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4 of 4 people found the following review helpful
4.0 out of 5 stars Fuzzy wuzzy was a bear
Children have been fascinated with the idea of dolls and toys that can talk and move, from the Newbery winning, "Hitty: Her First 100 Years" to the more contemporary (and better known) "Corduroy". This particular tale focuses on a bear, his small unassuming quest, and the girl that eventually becomes his friend. The book feels more like, "The Velveteen Rabbit" than "Toy...
Published on May 20 2004 by E. R. Bird

versus
3.0 out of 5 stars Tiny bear
The bear and book are quite tiny and the quality of the bear is not that good. The story is a classic.
Published 4 months ago by Martina C


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4 of 4 people found the following review helpful
4.0 out of 5 stars Fuzzy wuzzy was a bear, May 20 2004
By 
E. R. Bird "Ramseelbird" (Manhattan, NY) - See all my reviews
(REAL NAME)   
This review is from: Corduroy (Hardcover)
Children have been fascinated with the idea of dolls and toys that can talk and move, from the Newbery winning, "Hitty: Her First 100 Years" to the more contemporary (and better known) "Corduroy". This particular tale focuses on a bear, his small unassuming quest, and the girl that eventually becomes his friend. The book feels more like, "The Velveteen Rabbit" than "Toy Story", but kids will quickly come to enjoy (or at the very least, understand) Corduroy's wish for a child to love him.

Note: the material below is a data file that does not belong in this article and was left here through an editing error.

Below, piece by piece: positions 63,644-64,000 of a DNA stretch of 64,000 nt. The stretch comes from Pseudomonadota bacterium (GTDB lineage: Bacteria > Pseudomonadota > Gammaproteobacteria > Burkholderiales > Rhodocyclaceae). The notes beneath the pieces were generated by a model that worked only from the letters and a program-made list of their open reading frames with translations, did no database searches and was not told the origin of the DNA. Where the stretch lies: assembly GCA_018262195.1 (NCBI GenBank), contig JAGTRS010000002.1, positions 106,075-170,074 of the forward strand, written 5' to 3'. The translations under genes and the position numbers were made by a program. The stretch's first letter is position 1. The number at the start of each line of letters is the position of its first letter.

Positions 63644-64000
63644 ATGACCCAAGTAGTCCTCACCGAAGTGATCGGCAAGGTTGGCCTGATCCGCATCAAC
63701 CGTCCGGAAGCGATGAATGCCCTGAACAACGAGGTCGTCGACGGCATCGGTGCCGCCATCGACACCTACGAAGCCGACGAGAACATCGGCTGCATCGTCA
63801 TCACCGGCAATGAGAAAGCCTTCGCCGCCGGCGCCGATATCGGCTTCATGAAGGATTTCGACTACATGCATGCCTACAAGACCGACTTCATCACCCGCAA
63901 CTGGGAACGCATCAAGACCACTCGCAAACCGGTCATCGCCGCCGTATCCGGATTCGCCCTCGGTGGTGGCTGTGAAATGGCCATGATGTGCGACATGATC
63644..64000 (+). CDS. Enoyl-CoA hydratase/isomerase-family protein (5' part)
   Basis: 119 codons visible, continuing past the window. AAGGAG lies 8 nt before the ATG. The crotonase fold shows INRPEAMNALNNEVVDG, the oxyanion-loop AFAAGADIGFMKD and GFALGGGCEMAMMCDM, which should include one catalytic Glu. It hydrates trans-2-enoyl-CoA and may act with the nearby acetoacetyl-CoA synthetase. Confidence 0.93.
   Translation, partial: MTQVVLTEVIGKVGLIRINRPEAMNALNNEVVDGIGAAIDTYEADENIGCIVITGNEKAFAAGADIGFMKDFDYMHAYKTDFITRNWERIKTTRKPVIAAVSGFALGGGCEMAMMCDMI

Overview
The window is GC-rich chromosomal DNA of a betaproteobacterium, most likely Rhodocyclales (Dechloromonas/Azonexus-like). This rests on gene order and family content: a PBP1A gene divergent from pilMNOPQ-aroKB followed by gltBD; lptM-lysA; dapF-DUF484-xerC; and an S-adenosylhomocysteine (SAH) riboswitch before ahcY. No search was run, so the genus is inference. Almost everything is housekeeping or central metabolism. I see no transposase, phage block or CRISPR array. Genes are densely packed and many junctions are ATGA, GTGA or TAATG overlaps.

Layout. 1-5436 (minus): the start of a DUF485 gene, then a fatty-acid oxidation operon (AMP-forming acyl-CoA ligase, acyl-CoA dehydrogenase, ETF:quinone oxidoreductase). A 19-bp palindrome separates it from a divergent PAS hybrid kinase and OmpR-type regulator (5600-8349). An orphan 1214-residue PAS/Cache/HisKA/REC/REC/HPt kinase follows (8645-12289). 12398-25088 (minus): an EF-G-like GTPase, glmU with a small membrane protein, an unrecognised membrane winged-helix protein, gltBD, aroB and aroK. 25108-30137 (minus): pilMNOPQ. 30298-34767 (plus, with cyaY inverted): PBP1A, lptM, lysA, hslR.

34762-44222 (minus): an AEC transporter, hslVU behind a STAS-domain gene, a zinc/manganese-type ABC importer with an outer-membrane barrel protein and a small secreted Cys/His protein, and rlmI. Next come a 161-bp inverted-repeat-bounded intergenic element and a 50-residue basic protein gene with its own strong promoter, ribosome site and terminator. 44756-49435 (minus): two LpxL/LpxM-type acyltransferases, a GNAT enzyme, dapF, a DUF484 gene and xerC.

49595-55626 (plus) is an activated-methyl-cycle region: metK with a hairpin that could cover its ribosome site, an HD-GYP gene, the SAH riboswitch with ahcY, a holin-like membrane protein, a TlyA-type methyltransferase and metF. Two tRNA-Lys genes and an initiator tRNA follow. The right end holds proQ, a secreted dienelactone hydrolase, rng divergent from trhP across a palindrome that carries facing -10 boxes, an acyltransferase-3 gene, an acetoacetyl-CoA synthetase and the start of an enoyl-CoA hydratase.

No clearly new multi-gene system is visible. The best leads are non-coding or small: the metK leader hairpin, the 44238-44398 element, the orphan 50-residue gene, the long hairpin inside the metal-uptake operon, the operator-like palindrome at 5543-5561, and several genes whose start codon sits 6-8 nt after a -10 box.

Living in a department store with other toys and dolls, Corduroy is a stuffed teddy bear in overalls. One day a doe-eyed girl and her patient mama spot the bear and the child is instantly entranced. Unfortunately, her mother points out that the bear is a little worn down and is even missing one of the buttons on its overalls. Upon hearing this, the bear is distressed and resolves to, that night, locate the missing item. After taking an unexpected ride up the escalator, Corduroy finds himself in the store's bedding area. He tries (unsuccessfully) to prise a button off of a nearby mattress, but succeeds only in alerting the local night watchman to his presence. The next day, however, the girl returns with her own allowance money and quick as a wink purchases the bear, missing button and all. She even sews a new button back onto his overalls, and the two are fast friends.